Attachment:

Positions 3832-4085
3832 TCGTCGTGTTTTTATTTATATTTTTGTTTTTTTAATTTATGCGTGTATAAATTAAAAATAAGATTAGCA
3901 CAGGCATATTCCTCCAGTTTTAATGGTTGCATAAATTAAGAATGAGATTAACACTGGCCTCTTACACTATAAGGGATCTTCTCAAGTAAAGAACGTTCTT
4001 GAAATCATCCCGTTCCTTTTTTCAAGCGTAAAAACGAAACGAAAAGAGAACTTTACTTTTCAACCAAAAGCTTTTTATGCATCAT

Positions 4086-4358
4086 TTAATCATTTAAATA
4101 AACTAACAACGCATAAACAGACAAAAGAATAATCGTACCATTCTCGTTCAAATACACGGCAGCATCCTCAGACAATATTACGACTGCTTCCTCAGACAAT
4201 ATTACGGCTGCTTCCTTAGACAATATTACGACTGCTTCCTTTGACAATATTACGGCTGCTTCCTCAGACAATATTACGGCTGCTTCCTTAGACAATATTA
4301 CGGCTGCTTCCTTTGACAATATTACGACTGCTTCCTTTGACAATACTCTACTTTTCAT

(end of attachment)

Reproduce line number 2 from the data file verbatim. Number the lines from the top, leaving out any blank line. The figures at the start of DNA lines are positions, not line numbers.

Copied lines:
3832 TCGTCGTGTTTTTATTTATATTTTTGTTTTTTTAATTTATGCGTGTATAAATTAAAAATAAGATTAGCA